Nicholas Tenhue: I’d like to hear your thoughts on the need for physical element as well, we just talked about the need for bot software. What about our need for bot hardware, humanoid or otherwise?
Jon Follett: Well I think it ties the physical aspects of something like healthcare to the relational aspect. So in the book, my friends from Essential Design, we’re talking about a healthcare robot that would help monitor a patient once they get out of a surgery or something like that.
In that particular example, the physical-ness was related to a nursing capacity. Now, that’s nowhere near from what you’d get from a human nurse but it sort of enable the patient to be monitored by a non-human or a robot and also collects lots and lots of data about the patient’s situation as they’re recovering from surgery.
So I think there are physical aspects to robotics whether it be for care or manufacture or what have you that extends the parameters and possibilities that you would have. Otherwise it’s just chatbot, it can never affect the physical realm at all.
Nicholas Tenhue: Right. I think we see a lot of interesting examples especially in Japan and China with their sort of large population and sort of the Asian population as well. A lot of bots for elderly care but also for loneliness as well because it’s a huge societal issue.
Jon Follett: Yes, and you know that’s very true. The robots being manufactured in Japan are already a couple of steps ahead from the same functional robots in the States simply because they have this need as you refer to of an Asian population with no one to check in on them, to care for them, which is kind of a sad set of user requirements. I mean sad in that they were inserting technology where humanity used to be.
I don’t really know how to feel about that but that’s the lay of the land.
Nicholas Tenhue: That also brings up the question what has been replaced by technology today that we in the past would have been upset about?
Jon Follett: Sure. I can think of lots of different things. For instance, there are all kinds of technology that enables us to live more independently of our families so the family unit gets stretched in all kinds of different ways in our society. Precisely because we can do it, we can live in sort of smaller units rather than a big family in a house and together in multiple generations.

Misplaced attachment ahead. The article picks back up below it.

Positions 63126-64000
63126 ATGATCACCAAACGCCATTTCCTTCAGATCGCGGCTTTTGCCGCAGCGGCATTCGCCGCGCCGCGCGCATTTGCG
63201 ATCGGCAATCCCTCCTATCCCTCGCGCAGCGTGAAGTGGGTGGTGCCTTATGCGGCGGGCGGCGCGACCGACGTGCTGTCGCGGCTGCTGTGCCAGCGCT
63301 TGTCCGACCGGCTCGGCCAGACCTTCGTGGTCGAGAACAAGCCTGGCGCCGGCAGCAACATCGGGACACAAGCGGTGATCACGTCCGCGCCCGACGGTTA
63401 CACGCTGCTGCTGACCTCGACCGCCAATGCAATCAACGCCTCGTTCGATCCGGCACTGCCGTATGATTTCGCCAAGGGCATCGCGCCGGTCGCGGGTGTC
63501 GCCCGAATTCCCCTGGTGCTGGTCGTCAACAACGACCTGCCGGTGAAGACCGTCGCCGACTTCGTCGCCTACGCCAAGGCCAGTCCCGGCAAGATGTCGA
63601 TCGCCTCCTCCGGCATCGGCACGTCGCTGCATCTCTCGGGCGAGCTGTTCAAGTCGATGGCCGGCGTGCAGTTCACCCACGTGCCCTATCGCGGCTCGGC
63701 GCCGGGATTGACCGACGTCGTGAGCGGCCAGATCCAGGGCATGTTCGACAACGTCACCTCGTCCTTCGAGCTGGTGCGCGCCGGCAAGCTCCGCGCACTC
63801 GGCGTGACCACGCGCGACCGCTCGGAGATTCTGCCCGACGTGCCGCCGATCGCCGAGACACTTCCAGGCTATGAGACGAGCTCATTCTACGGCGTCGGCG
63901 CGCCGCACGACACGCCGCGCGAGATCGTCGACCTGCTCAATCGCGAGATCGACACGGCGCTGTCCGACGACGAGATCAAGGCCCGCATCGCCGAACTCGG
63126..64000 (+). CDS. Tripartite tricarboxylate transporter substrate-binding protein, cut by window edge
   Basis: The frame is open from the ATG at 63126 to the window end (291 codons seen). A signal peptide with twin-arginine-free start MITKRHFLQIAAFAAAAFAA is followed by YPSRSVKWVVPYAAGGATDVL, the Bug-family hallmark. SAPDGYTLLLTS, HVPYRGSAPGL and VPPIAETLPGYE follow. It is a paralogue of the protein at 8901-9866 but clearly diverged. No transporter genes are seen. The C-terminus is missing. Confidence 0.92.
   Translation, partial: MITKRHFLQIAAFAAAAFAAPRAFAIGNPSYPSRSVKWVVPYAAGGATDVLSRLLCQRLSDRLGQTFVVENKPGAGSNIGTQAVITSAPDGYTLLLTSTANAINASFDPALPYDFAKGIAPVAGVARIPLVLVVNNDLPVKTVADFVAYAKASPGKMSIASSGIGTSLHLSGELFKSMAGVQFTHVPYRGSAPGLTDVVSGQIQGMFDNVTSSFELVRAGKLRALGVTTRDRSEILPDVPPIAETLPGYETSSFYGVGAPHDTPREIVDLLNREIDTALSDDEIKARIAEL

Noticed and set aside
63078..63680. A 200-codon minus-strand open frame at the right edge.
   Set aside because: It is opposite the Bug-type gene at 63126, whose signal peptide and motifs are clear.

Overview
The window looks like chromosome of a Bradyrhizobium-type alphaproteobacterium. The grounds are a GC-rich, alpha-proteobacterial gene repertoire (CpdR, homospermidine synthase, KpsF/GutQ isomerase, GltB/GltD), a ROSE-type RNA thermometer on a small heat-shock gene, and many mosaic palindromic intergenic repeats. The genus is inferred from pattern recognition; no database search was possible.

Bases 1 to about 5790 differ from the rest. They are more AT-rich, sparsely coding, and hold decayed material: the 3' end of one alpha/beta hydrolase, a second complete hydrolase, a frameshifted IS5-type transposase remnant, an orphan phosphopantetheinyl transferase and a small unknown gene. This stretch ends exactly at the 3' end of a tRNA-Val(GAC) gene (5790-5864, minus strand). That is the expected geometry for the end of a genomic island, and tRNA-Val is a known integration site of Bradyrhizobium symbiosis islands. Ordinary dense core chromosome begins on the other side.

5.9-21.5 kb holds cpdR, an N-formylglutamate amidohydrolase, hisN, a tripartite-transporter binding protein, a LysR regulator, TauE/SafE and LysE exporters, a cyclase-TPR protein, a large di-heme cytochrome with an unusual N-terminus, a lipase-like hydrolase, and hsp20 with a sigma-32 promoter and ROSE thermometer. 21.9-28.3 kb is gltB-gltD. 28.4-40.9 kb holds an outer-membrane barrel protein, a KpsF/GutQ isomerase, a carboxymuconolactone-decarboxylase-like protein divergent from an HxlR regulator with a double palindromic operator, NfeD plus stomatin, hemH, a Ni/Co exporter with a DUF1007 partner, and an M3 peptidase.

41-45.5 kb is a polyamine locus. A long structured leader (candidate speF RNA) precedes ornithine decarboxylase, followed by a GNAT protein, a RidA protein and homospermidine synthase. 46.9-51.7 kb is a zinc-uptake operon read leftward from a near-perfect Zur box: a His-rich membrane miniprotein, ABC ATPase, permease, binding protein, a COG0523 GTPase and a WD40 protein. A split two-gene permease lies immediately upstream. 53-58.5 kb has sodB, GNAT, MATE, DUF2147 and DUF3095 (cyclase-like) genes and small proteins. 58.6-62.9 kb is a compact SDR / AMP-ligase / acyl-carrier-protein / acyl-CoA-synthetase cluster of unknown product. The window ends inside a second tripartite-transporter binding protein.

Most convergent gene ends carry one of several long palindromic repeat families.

That may be sort of a myth of the extended family, I wasn’t there in the 1900s so I don’t know how well any of that worked. I certainly am appreciative of the time that I can spend with my family but I don’t know how well I’d function with an extended family household so maybe that’s for the better or worse.
It’s hard to say but I’d say that technology has definitely made it easier for people to live very far apart from one another whether you’re talking about travel, communication, or transportation. All of these technologies make it possible for us to be separated.
Nicholas Tenhue: I think we’ll see whether it’s a good or bad thing in the future but all we do know that it’s a natural progression of things and I guess there’s not a lot to do in terms of stopping it so just trying to build it the best way that we can, probably the best and most responsible approach?
Jon Follett: Yeah, that’s an interesting question because I think designers have an interesting opportunity to ask what the purpose is of these technologies and how they’re truly benefitting people. I don’t know whether that question may or may not have been asked as much during the industrial revolution when we did all sorts of horrible things to our planet and our natural resources whether you’re talking about pollution or global warming, right?
So those are sort of the direct effects of us not asking a ton of questions of how technology’s being implemented. I do think it’s important for us to consider what the consequences might be of launching a particular new emerging technologies from a human perspective.
There are countless examples across all of those technologies that we have already touched on whether it’s robotics or genomics, interactive things etc.
Nicholas Tenhue: Indeed, it’s super important to think ethically and act responsibly. Genomics and synthetic biology, that’s your next phrase by the way.
Jon Follett: Okay, so genomics, wow, I don’t even know if I could come close to a single sentence for that but…
Nicholas Tenhue: Right. I work in this field and I feel your pain right now Jon.
Jon Follett: Right. So Genomics is the code of life. The way we’re talking about it specifically in the book is in relation to precision medicine and sort of the core code of a human being and how their genotype may manifest in their phenotype.